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Strikes Hit Ailing Shipyard Industry

August 24, 1985

NORFOLK, Va. (AP) _ Recent strikes by unionized shipyard workers protesting contract cutbacks are symptoms of an ailing shipbuilding industry hit hard by overseas competition, management officials say.

But union leaders insist the workers are being penalized for poor management of the yards.

″You can build a ship more cheaply, by far, overseas,″ said Jed Babbin, vice president and general counsel for the Shipbuilders Council of America, which represents the nation’s 26 major shipyards.

The number of shipyards has been cut in half in the last four years with 25 yards already and General Dynamics planning to shut down its yard in Quincy, Mass., early next year, he said.

The commercial shipbuilding industry has grown in Japan and Korea, where workers are paid half or less than half of the average $12 an hour American shipyard workers earn, he said.

″We are facing a continuing diminution of the industry’s size due to the fact that there is no customer other than the Navy. We expect there will be a continued contraction of the industry,″ Babbin said. ″Those yards that are able to make headway through their labor contracts are more able to compete.″

Union officials say the major yards have plenty of work and are using the shipbuilding industry’s woes as an excuse to cut wages and benefits.

The yards should do a better job of controlling project costs and planning, said Clay Parton, vice president of the International Brotherhood of Boilermakers, which represents about 20,000 shipyard workers.

″There are better ways of doing things in the way of management,″ he said. ″We feel like they have some blame. They have some responsibility.″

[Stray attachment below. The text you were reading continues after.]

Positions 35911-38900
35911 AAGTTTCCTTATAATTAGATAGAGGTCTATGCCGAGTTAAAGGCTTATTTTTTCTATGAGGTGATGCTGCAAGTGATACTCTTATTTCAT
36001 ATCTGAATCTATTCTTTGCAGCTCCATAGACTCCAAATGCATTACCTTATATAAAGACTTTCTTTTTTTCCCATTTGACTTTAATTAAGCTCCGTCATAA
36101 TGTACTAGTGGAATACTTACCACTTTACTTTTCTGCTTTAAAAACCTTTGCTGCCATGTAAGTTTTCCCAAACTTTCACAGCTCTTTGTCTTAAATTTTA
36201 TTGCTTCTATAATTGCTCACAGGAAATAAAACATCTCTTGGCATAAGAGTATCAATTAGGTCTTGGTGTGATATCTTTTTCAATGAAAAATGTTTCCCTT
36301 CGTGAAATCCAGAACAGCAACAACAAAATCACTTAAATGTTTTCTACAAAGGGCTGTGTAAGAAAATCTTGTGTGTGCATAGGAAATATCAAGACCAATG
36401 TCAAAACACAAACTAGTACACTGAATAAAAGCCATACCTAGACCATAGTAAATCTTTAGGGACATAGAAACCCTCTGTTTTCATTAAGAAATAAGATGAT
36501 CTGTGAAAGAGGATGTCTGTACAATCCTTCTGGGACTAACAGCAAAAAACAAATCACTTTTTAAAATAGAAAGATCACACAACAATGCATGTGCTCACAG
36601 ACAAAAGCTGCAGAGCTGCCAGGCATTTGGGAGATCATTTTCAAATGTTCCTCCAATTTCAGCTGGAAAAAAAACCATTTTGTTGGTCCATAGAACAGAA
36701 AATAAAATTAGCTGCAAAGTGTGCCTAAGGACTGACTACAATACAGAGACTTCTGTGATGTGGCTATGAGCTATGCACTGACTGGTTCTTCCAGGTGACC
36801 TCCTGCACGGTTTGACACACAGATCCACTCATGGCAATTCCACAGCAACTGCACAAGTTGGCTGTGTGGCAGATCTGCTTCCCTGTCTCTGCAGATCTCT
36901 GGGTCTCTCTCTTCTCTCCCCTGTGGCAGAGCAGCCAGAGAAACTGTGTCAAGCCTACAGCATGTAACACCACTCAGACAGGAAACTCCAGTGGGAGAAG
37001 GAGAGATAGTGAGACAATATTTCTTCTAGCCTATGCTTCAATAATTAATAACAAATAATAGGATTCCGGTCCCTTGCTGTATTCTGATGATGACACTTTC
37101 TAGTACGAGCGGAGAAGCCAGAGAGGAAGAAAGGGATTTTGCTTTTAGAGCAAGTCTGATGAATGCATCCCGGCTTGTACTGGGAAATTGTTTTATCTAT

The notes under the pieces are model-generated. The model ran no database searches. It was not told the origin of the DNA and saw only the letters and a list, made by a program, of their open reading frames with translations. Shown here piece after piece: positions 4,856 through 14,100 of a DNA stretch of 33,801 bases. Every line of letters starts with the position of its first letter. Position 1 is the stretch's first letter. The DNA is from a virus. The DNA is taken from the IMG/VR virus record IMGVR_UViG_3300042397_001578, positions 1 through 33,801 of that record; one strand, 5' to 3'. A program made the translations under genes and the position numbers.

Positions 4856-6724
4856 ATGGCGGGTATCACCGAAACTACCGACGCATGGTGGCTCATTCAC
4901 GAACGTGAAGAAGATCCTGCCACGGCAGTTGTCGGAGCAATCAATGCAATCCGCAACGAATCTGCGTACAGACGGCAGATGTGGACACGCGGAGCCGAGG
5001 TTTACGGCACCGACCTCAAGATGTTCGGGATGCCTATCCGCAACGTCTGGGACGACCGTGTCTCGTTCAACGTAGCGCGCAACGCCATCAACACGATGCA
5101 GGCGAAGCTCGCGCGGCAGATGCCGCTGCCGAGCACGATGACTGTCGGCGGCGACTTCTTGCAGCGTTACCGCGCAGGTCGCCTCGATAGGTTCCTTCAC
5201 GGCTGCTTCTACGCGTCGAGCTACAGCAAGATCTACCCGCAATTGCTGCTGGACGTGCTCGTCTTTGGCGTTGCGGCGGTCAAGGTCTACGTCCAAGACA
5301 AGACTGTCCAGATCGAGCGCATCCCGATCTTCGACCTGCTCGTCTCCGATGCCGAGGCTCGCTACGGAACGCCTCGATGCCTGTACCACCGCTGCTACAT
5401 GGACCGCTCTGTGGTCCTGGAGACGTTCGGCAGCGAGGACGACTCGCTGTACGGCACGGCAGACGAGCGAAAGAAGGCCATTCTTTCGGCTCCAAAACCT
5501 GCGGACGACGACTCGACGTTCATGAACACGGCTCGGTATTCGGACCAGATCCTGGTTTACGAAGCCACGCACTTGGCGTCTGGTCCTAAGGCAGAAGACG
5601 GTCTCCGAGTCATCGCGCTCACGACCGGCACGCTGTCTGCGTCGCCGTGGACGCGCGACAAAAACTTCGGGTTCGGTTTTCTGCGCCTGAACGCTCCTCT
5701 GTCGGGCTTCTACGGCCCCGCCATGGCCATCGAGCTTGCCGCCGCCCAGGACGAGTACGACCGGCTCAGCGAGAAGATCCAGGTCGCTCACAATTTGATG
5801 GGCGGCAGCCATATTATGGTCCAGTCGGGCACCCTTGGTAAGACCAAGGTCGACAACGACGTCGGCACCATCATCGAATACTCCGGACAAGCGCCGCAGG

The union has made concessions, he said, when yards have proven their financial shakiness.

The Boilermakers local representing about 2,000 workers at Norfolk Shipbuilding & Drydock Corp., known as Norshipco, struck Aug. 15 over work schedule changes imposed in December.

At Bath Iron Works in Maine, 4,500 workers have been off the job since July 1 after rejecting a contract that called for a wage freeze and a lower pay scale for new employees.

About 50 ship repair workers at Bethlehem Steel Corp. in Beaumont, Texas, went on strike Monday after rejecting a management plan to cut wages by about $1.50 an hour.

Workers at the Norfolk yard have objected to new work schedules that require some employees to work on weekends with two weekdays off. Formerly, employees worked Monday through Friday and received overtime pay for working weekends.

Phil Bartley, international representative for the Boilermakers union, said no other shipyard in the country operates with such swing shifts.

″If it gets in this yard it will spread throughout Tidewater and probably up and down the East Coast,″ he said.

Al Hartnett, the company’s chief negotiator, said the schedule changes were necessary to keep the yard in business.

″It is time this union gave some thought to the welfare of Norshipco’s employees and the survival of their employment,″ he said.

″There’s no question the industry is not in the best shape in the world,″ Bartley said. ″This particular yard is loaded up with work and they have work booked for the next several months.″

Boilermakers union employees at Pennsylvania Shipbuilding Co. in Chester, Pa., recently accepted wage concessions, Hartnett said. But Bartley said those workers still earn a higher average wage than the Norshipco employees.

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